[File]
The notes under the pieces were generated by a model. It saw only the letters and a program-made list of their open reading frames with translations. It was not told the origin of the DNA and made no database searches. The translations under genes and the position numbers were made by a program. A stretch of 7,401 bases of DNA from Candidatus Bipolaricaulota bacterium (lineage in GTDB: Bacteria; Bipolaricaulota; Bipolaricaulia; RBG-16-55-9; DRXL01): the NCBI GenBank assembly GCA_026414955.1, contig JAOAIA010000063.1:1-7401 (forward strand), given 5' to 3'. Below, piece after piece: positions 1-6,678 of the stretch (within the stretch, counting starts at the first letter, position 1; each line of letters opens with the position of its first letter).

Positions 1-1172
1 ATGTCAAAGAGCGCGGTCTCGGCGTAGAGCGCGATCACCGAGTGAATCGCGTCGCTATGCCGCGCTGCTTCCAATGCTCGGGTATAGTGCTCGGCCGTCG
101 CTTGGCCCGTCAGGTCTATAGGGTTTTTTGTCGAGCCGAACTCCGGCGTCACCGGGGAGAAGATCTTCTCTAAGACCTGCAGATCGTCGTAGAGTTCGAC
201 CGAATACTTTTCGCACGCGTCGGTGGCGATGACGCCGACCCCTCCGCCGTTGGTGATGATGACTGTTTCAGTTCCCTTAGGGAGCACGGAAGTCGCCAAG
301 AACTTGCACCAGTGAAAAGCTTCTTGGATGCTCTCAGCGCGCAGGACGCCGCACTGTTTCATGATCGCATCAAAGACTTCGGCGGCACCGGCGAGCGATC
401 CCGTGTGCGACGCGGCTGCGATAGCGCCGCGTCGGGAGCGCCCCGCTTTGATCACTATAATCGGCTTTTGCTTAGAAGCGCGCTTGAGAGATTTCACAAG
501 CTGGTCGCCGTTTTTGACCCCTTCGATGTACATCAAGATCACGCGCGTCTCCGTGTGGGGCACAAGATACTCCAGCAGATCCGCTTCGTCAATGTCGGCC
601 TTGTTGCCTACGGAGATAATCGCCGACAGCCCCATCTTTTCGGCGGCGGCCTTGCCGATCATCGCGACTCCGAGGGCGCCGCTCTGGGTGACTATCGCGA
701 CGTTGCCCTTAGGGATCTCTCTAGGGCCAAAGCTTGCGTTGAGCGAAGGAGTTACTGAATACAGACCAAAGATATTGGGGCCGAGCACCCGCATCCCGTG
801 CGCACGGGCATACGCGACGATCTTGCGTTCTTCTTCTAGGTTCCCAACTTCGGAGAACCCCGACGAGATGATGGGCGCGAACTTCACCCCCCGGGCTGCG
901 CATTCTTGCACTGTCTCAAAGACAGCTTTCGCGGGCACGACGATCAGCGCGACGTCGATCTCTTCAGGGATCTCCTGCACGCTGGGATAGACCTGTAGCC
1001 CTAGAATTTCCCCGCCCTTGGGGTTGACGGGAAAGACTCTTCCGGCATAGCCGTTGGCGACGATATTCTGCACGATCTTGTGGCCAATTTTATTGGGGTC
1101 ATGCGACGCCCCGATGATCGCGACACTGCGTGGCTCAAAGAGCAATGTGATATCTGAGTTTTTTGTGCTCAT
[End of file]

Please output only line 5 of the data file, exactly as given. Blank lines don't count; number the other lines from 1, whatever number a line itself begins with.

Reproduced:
201 CGAATACTTTTCGCACGCGTCGGTGGCGATGACGCCGACCCCTCCGCCGTTGGTGATGATGACTGTTTCAGTTCCCTTAGGGAGCACGGAAGTCGCCAAG